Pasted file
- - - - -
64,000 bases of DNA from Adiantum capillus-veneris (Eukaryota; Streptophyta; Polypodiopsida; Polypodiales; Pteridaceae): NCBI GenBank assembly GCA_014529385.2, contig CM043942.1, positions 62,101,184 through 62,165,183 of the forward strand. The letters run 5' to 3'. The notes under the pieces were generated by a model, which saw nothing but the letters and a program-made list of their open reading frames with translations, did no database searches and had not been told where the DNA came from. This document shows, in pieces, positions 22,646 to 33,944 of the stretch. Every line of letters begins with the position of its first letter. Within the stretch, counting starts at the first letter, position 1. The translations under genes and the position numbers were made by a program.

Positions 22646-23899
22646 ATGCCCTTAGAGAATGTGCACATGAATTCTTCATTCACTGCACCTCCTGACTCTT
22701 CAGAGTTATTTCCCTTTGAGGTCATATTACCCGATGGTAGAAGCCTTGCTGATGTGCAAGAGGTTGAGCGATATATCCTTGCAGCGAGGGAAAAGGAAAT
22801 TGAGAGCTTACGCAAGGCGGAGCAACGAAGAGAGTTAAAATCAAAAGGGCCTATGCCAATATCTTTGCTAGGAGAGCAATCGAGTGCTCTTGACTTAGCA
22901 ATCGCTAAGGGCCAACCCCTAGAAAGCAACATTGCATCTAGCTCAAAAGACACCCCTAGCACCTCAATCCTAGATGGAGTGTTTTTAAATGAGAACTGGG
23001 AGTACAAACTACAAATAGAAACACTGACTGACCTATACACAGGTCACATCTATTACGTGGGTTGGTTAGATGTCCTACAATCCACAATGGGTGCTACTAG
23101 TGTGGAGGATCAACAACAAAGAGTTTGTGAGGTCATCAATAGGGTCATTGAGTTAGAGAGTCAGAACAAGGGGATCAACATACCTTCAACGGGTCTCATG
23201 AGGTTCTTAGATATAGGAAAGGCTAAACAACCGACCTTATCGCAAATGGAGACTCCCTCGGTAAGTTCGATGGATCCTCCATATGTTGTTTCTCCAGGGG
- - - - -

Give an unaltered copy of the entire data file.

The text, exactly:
64,000 bases of DNA from Adiantum capillus-veneris (Eukaryota; Streptophyta; Polypodiopsida; Polypodiales; Pteridaceae): NCBI GenBank assembly GCA_014529385.2, contig CM043942.1, positions 62,101,184 through 62,165,183 of the forward strand. The letters run 5' to 3'. The notes under the pieces were generated by a model, which saw nothing but the letters and a program-made list of their open reading frames with translations, did no database searches and had not been told where the DNA came from. This document shows, in pieces, positions 22,646 to 33,944 of the stretch. Every line of letters begins with the position of its first letter. Within the stretch, counting starts at the first letter, position 1. The translations under genes and the position numbers were made by a program.

Positions 22646-23899
22646 ATGCCCTTAGAGAATGTGCACATGAATTCTTCATTCACTGCACCTCCTGACTCTT
22701 CAGAGTTATTTCCCTTTGAGGTCATATTACCCGATGGTAGAAGCCTTGCTGATGTGCAAGAGGTTGAGCGATATATCCTTGCAGCGAGGGAAAAGGAAAT
22801 TGAGAGCTTACGCAAGGCGGAGCAACGAAGAGAGTTAAAATCAAAAGGGCCTATGCCAATATCTTTGCTAGGAGAGCAATCGAGTGCTCTTGACTTAGCA
22901 ATCGCTAAGGGCCAACCCCTAGAAAGCAACATTGCATCTAGCTCAAAAGACACCCCTAGCACCTCAATCCTAGATGGAGTGTTTTTAAATGAGAACTGGG
23001 AGTACAAACTACAAATAGAAACACTGACTGACCTATACACAGGTCACATCTATTACGTGGGTTGGTTAGATGTCCTACAATCCACAATGGGTGCTACTAG
23101 TGTGGAGGATCAACAACAAAGAGTTTGTGAGGTCATCAATAGGGTCATTGAGTTAGAGAGTCAGAACAAGGGGATCAACATACCTTCAACGGGTCTCATG
23201 AGGTTCTTAGATATAGGAAAGGCTAAACAACCGACCTTATCGCAAATGGAGACTCCCTCGGTAAGTTCGATGGATCCTCCATATGTTGTTTCTCCAGGGG